- Paperback: 480 pages
- Publisher: Vintage; New edition edition (6 Sept. 1990)
- Language: English
- ISBN-10: 0099771705
- ISBN-13: 978-0099771708
- Package Dimensions: 23.1 x 15 x 3.6 cm
- Average Customer Review: 4.1 out of 5 stars See all reviews (42 customer reviews)
- Amazon Bestsellers Rank: 1,165,813 in Books (See Top 100 in Books)
- See Complete Table of Contents
The Emperor's New Mind: Concerning Computers, Minds and the Laws of Physics Paperback – 6 Sep 1990
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perhaps the most engaging and creative tour of modern physics that has ever been written (Sunday Times) --This text refers to an out of print or unavailable edition of this title.
About the Author
Roger Penrose is the Rouse Ball Professor of Mathematics at the University of Oxford. He has received a number of prizes and awards, including the 1988 Wolf Prize for physics which he shared with Stephen Hawking for their joint contribution to our understanding of the universe.
Top Customer Reviews
In answering these questions Penrose embarks on a tour of the mathematical concepts and theories that underpin our understanding of the Universe.
There seems to be much more maths than is really needed, and there is a lot of theory (The book runs to over 500 pages after all). You will also need advanced A level maths to cope (on the basis that I just coped, and that's the level of maths I reached).
Entertaining and enjoyable IF you are interested in Maths. If you are not, stay away.
The book is also rather different to typical books about contemporary physics, which hail Superstring theories as the theory of everything. Penrose does not speak in depth about the newest forms of physics, but instead follows his conclusions from proven physics, and although he makes few specific predictions about the Theory of Everything, he does give a complete overview of the main features that he feels a Theory of Everything should contain. The fact that the conclusions are followed through from the physics explained in the book makes the conclusions much more justifiable than those of Superstring theories, even if you disagree with Penrose's final conclusion.Read more ›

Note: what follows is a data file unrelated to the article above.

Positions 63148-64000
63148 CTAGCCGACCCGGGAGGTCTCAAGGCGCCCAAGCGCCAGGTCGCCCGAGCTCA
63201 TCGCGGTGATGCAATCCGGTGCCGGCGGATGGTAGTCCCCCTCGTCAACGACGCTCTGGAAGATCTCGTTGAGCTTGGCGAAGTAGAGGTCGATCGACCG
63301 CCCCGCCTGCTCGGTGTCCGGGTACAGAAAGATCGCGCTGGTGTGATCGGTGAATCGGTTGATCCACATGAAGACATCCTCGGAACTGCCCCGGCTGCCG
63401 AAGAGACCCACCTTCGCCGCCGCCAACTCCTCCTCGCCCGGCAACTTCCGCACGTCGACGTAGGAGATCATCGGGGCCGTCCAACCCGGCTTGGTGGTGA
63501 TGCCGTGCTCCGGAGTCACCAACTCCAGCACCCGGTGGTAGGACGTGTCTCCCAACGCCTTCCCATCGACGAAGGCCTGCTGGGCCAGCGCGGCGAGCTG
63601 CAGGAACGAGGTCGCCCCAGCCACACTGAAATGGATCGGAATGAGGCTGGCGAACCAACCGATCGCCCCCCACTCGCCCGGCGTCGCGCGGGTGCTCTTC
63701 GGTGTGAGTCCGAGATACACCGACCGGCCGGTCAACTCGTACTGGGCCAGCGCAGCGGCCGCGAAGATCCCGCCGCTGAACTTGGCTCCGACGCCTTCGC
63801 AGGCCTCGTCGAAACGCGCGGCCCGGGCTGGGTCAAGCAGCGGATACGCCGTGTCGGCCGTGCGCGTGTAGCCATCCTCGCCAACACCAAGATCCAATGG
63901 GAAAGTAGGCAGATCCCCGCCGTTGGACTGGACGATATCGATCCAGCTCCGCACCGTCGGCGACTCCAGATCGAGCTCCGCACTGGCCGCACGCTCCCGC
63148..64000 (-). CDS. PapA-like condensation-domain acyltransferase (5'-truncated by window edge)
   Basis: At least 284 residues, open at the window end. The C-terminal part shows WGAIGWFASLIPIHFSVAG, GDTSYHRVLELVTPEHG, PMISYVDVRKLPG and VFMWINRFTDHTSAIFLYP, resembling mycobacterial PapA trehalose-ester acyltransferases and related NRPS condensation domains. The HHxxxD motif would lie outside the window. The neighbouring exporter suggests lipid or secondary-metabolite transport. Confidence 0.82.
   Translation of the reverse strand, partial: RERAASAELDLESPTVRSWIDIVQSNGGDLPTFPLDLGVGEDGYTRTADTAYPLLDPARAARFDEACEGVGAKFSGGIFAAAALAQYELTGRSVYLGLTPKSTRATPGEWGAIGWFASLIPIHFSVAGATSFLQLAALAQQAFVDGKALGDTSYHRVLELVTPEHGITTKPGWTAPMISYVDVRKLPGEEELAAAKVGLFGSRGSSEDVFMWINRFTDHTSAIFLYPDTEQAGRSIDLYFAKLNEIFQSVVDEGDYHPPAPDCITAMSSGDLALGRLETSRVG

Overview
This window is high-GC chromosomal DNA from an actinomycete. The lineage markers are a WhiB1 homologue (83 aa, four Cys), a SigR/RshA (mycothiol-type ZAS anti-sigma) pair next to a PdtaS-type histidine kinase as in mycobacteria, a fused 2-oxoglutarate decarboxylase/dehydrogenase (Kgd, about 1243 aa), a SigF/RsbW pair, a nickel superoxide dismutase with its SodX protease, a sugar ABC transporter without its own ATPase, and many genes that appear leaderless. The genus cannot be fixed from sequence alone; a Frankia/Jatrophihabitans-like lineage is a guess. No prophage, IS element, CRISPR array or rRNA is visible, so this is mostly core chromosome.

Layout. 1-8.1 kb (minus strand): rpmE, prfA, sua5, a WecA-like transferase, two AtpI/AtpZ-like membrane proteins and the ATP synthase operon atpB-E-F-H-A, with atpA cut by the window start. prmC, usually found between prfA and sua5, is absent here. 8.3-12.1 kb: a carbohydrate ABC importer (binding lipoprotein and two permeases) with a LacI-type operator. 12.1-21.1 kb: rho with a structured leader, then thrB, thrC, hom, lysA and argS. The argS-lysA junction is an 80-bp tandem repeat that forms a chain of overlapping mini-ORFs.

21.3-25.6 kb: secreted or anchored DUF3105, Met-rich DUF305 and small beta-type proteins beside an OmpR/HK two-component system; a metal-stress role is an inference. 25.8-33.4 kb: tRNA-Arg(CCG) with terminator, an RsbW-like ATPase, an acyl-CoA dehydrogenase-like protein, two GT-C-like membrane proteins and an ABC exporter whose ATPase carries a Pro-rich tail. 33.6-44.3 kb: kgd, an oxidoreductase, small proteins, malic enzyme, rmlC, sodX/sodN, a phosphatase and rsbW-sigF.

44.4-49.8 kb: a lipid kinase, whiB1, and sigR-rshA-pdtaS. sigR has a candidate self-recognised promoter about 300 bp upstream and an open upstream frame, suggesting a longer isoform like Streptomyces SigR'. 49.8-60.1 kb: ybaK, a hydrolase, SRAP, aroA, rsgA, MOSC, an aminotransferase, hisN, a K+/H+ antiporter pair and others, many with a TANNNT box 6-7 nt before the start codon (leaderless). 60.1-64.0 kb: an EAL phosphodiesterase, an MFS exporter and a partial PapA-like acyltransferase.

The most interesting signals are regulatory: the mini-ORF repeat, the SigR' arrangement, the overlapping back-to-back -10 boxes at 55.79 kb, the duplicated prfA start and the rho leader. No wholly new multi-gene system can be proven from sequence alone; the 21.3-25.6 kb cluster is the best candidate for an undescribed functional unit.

That said, I found it very interesting and worthwhile to skip through the difficult bits and read what I could understand. You could say that he should have left out all the maths but I find it satisfying that he provides all the technical background that makes him totally convincing.
He raises many philosophical points, not always obviously relevant to his stated subject, and his very open on where he is unsure, or where there are opposing viewpoints to his own. Altogether a worthwhile read, but as another reviewer has pointed out, not for the faint hearted or those only interested in popular science.
Nevertheless, I found his physics primer (the first several chapters) to be better than many I have read, and the whole book gave me many nights of weird dreams. At the end, though, I wound up disappointed and feeling like I had been hoodwinked into someone's attempt to logically deduce his own personal faith.
Most Recent Customer Reviews
Somewhat complicated but has useful information but you do need spend a lot of time to get to grips with what Penrose established. Read morePublished 4 months ago by Fred Harding
I would generally agree with much of the argument of the author but it's not clearly presented in this book. Read morePublished 15 months ago by legologic
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